LATEST: Mnangagwa’s government corners striking teachers

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TEACHERS who have been absconding from work risk action being taken against them as the Ministry of Primary and Secondary Education is now demanding the list of all those who have not been reporting for duty since the reopening of schools in September.

The Public Service Commission (PSC) has directed the ministry to take appropriate action against those teachers who are not reporting for duty and apply the principle of “No work no pay”.

Provincial Education Directors have been directed to gather attendance information including names of teachers at all the schools and submit it to Head Office every Friday until further notice.

Primary and secondary schools in Zimbabwe closed in March, just a week before the end of the first term following the outbreak of the Covid-19 pandemic.

Following the relaxation of Covid-19 regulations, Government reopened schools in phases starting with examination classes — Grade 7, Form Four and Six which opened on September 28. All teachers were supposed to report for duty with effect from the date but some did not citing incapacitation.

On October 26 Grade Six, Form Three and Five reopened and the last group is reopening on Monday.

According to a memorandum from Primary and Secondary Education permanent secretary Mrs Tumisang Thabela all provincial education directors and schools authorities should submit names of teachers who have not been reporting for duty since September 28.

“Please refer to the attached minute from the Public Service Commission on the above-mentioned subject dated 26 October 2020 (Submission of names of teachers not reporting for duty since 28 September 2020). The Public Service Commission has requested for details of teachers that have not reported for duty since the opening of Phase 1 classes on 28 September 2020 in the format prescribed in the template provided,” wrote Mrs Thabela.

She said while provinces and districts have been submitting attendance statistics for teachers and learners to the Command Centres, these did not have names.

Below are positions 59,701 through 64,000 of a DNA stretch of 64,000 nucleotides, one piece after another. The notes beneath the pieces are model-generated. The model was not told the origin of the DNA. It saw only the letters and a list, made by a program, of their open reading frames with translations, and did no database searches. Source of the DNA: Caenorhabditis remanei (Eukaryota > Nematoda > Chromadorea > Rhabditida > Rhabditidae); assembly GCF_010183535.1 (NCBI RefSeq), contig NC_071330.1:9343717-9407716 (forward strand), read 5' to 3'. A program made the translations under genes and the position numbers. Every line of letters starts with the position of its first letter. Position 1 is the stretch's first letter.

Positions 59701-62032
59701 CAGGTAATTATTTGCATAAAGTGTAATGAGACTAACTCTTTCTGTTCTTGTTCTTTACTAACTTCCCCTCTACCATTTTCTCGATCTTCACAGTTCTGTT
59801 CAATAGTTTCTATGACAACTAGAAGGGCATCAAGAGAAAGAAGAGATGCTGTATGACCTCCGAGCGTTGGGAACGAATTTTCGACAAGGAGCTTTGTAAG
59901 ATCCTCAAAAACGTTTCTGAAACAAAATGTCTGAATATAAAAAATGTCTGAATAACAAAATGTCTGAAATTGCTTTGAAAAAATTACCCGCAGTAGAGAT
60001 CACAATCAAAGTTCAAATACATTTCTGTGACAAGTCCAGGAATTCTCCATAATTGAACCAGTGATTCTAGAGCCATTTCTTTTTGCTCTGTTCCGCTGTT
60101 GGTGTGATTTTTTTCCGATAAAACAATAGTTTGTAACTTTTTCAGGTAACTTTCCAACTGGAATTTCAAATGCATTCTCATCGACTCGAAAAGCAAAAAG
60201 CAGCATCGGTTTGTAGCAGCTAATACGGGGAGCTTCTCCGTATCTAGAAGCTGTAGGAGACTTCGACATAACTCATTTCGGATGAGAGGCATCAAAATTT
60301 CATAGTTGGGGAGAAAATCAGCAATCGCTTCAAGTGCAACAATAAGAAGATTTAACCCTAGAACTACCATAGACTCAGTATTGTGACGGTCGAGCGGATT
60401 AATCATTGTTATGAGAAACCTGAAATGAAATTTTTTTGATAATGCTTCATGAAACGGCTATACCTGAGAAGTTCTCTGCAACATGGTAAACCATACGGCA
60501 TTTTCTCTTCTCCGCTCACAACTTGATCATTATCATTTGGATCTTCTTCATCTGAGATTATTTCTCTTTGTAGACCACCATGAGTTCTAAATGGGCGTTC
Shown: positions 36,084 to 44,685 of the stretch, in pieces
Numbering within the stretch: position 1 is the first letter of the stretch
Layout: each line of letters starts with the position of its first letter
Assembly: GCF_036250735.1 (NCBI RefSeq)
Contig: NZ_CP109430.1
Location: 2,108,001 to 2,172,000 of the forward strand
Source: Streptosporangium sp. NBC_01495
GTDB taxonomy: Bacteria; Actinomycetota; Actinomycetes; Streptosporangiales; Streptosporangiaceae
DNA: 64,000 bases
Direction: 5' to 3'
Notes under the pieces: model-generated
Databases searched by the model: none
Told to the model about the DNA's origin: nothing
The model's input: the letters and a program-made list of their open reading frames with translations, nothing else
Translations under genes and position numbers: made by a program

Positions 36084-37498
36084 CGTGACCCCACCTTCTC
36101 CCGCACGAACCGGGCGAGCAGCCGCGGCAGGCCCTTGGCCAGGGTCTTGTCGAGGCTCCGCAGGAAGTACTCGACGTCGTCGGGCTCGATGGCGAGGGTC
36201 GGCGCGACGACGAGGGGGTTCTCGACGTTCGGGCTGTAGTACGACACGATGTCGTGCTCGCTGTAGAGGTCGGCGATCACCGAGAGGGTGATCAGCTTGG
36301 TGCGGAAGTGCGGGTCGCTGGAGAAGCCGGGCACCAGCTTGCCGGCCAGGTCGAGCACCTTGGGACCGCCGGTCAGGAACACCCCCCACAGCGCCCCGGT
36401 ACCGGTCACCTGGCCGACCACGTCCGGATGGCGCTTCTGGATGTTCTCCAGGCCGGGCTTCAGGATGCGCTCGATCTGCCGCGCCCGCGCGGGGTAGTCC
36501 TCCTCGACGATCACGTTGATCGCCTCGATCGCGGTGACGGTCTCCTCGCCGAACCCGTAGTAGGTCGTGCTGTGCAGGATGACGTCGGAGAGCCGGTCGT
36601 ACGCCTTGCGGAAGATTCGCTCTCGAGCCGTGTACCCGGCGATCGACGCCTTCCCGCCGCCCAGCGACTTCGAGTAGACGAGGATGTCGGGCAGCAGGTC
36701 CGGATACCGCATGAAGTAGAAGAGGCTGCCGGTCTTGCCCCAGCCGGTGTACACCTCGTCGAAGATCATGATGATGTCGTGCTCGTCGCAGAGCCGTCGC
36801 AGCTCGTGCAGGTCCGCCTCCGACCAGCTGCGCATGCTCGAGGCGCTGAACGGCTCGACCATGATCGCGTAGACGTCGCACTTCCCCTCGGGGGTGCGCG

“In view of the above, Provincial Education Directors are hereby directed to submit the details of teachers that have been absent from duty for the period 28 September to 6 November to Head Office through their respective Human Resources Directors by end of day Wednesday, 11 November for onward submission to Public Service Commission,” said Mrs Thabela.

“Henceforth, Provincial Education Directors are further directed to gather attendance information including names of teachers at all the schools and submit to Head Office every Friday until further notice.”

The PSC said it noted with concern that from September 28 to date, some teachers in schools that have Zimsec Examination classes have not been reporting for duty.

“The Commission is therefore directing the ministry to take appropriate action against those teachers who are not reporting for duty on the bases of the Public Service regulations as well as the ‘No work no pay’ principle,” said PSC secretary Ambassador Jonathan Wutawunashe.

Responding to the latest developments, the Zimbabwe Teachers’ Association (Zimta) chief executive officer Dr Sifiso Ndlovu said the approach by PSC is unreasonable as Government and the teachers are in salary negotiations aimed at finding a lasting solution to the educators’ incapacitation.

“This development by PSC smacks of intimidation and is a direct threat to the public educators. Its not like they have been absent by choice but have been and are still incapacitated as we speak. We have been in salary negotiation and thought we were on the road to finding a lasting solution but before we know it, there is this sad development by PSC unless they are saying no one is listening to us anymore,” he said.

— Chronicle


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